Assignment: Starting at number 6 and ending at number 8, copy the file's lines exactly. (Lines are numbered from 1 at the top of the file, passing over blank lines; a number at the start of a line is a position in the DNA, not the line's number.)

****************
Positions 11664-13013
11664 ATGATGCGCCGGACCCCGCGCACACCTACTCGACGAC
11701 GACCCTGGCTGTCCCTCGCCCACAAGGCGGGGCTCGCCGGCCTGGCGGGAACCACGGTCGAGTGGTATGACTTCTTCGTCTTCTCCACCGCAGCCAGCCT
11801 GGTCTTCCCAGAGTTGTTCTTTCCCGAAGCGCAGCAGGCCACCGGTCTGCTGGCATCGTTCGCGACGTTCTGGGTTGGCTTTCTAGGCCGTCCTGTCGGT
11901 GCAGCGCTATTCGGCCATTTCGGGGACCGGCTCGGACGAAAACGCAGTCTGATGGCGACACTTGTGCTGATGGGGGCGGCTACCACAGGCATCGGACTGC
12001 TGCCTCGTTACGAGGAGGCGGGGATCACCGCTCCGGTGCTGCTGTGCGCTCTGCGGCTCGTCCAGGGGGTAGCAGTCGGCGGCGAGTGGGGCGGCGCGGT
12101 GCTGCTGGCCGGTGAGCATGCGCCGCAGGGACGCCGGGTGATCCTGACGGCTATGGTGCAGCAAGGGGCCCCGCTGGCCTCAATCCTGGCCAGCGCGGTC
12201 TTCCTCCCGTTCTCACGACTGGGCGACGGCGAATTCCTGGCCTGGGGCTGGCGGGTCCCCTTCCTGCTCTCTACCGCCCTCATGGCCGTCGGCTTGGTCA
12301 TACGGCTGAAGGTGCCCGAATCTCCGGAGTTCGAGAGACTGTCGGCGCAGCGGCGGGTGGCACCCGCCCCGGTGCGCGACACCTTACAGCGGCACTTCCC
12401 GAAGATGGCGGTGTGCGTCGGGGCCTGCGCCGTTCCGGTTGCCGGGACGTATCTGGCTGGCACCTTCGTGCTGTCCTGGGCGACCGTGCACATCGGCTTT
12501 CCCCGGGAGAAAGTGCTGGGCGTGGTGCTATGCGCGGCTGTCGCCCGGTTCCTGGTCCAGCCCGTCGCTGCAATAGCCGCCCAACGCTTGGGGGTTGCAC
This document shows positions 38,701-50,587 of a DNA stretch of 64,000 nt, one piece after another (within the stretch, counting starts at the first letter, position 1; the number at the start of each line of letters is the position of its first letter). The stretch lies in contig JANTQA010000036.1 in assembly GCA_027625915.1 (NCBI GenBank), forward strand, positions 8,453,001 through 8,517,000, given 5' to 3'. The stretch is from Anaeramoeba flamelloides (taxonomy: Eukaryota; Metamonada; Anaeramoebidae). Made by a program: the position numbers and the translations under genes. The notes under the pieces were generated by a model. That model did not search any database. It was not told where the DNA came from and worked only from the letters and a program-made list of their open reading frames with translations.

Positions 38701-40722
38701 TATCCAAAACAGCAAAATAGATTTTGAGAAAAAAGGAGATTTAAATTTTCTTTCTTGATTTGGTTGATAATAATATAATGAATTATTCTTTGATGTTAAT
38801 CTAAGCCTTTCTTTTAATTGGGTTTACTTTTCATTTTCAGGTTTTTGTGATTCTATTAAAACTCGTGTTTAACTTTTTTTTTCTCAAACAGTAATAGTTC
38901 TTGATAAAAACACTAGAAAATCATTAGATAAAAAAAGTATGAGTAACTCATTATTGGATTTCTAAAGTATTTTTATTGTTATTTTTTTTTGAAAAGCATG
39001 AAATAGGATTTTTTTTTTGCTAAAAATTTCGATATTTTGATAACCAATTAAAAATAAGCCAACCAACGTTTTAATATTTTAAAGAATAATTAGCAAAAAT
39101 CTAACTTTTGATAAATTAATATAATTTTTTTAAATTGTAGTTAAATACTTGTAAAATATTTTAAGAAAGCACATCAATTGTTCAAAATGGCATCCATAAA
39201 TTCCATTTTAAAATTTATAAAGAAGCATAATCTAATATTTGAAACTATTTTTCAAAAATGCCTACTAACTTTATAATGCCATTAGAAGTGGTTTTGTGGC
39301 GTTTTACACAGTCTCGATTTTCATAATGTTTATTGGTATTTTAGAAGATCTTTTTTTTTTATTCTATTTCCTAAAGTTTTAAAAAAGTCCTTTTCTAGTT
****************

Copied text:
12001 TGCCTCGTTACGAGGAGGCGGGGATCACCGCTCCGGTGCTGCTGTGCGCTCTGCGGCTCGTCCAGGGGGTAGCAGTCGGCGGCGAGTGGGGCGGCGCGGT
12101 GCTGCTGGCCGGTGAGCATGCGCCGCAGGGACGCCGGGTGATCCTGACGGCTATGGTGCAGCAAGGGGCCCCGCTGGCCTCAATCCTGGCCAGCGCGGTC
12201 TTCCTCCCGTTCTCACGACTGGGCGACGGCGAATTCCTGGCCTGGGGCTGGCGGGTCCCCTTCCTGCTCTCTACCGCCCTCATGGCCGTCGGCTTGGTCA